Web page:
Oltmans shouldn’t have left us before the World Cup: Pakistan
When Muhammad Atiq put the ball in the goal, the Pakistan bench erupted in joy. High fives and pumped fists were pointed towards their opponents’ bench. Four minutes later, Faizal Saari equalised the scoreline with his flick in the 55th minute. This time Malaysia coach Roelant Oltmans returned the favour.
The undercurrent was understandable.
After being appointed Pakistan head coach in March, the Dutchman quit saying, “the circumstances didn’t create an environment where they could get the best out of the team. I don’t think the Pakistan Hockey Federation (PHF) can change the circumstances from my point of view.” The rumour in the hockey circles was that Oltmans was not being paid his salary because of the financial stress on PHF. On being asked whether there is a frost in the relations, Atiq said that though they still share a good relationship with their former coach, the feeling wasn’t great in the camp when he left. “He was our coach and a very good one. Malaysia had this plus point as he was eight months with us recently. Now he is with them. They knew our pluses and minuses, he knows each player individually,” said Atiq. “Yes, we felt bad when he left, especially at a crucial period, right before the World Cup. But it’s all part of life. We all met him happily.”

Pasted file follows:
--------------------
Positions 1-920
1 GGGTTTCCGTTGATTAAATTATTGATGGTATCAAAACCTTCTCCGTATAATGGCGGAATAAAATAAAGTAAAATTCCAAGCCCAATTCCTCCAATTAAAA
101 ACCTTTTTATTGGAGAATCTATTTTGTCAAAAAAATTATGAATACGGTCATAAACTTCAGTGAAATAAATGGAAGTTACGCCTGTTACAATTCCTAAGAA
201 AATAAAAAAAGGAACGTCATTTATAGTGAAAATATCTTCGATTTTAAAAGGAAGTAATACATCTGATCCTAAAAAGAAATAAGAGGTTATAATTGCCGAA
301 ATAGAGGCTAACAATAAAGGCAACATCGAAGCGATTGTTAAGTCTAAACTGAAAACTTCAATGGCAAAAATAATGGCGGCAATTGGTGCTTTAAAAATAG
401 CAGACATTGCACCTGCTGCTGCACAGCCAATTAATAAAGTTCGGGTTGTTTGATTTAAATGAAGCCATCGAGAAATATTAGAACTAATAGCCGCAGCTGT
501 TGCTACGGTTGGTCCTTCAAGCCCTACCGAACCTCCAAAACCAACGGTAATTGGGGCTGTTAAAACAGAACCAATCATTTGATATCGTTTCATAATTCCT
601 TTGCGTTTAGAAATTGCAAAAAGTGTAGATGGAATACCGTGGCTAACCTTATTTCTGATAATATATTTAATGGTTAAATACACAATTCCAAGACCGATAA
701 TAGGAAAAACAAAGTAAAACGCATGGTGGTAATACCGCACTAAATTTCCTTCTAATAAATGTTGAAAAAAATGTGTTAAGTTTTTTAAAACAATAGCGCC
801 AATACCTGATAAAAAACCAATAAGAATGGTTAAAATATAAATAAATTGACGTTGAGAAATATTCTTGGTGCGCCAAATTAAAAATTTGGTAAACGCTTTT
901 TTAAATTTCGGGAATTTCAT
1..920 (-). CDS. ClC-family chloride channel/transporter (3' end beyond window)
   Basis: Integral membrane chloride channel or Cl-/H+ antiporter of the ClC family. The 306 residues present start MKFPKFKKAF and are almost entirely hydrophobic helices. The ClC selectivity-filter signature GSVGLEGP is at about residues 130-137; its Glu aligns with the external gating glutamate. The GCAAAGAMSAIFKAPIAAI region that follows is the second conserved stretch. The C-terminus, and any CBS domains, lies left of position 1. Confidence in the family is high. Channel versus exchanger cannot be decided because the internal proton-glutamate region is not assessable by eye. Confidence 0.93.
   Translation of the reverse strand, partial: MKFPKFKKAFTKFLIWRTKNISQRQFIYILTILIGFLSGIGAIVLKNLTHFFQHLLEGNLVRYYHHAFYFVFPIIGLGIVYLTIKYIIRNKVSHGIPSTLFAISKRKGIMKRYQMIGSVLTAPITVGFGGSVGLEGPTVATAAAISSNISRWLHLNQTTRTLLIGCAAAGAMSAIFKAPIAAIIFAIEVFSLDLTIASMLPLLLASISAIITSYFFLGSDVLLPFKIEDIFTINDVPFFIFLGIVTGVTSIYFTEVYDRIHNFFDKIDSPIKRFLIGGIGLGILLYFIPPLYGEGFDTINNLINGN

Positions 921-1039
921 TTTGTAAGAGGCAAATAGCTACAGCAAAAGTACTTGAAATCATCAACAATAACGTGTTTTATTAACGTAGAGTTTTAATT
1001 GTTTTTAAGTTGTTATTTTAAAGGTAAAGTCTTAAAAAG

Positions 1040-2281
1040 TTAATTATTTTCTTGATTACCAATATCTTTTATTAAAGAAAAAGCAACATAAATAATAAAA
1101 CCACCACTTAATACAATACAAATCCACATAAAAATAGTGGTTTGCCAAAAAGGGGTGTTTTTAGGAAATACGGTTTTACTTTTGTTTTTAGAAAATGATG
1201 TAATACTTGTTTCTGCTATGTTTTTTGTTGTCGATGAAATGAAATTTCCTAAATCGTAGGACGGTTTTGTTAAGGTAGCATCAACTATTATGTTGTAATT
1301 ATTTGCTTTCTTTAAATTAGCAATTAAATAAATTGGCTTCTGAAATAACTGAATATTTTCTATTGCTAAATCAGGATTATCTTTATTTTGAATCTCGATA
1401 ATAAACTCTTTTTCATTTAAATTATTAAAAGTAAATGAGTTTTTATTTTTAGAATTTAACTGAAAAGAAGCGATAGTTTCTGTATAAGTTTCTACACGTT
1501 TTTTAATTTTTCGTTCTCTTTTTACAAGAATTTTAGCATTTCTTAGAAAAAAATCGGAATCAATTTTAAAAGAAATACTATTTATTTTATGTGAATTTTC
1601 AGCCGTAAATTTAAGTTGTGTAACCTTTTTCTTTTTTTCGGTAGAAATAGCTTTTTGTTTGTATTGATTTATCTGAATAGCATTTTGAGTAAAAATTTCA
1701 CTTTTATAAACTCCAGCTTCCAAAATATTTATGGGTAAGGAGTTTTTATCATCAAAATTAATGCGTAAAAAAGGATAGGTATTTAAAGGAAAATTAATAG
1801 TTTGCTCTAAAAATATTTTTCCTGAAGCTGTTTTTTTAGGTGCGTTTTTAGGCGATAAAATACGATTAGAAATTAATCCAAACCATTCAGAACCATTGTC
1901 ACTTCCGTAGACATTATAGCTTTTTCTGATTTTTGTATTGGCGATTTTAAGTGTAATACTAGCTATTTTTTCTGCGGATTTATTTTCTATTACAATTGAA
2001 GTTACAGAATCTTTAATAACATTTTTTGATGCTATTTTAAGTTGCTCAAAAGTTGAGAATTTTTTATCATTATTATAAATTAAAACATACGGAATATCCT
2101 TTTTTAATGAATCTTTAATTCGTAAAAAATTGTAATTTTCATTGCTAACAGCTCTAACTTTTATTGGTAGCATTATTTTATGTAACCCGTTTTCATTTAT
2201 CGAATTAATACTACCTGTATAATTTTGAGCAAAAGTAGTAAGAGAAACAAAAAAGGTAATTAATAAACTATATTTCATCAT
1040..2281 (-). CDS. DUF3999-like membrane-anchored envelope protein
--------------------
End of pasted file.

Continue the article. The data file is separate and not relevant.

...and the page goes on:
Pakistan assistant coach Rehan Butt said Oltmans’ decision was his own, adding that it was time to move on. “He moved to Malaysia after staying in Pakistan for eight months. There must be pressure on him, that is why the reaction. Both of us wanted to win the match,” said Butt.
“For me there is no fair or unfair in professionalism. He went wherever he got a better pay. I don’t think there’s any reason to feel guilty. He left because he wished to. He got a better opportunity, so he went.” Oltmans said the Pakistani setup was not conducive to develop hockey. “The whole setup to get an elite sports programme in the country and to ensure that there is a development programme that ensures long time performance of Pakistan is not there, something that I tried to raise in my time to make them understand,” said Oltmans.
“After I left, a couple of things have happened ( sponsorship money). I feel people understood that it was really a do- ordie moment and luckily they did something for the sport. I do believe Pakistan has potential for hockey, so hopefully, they’ll come back to their old level.”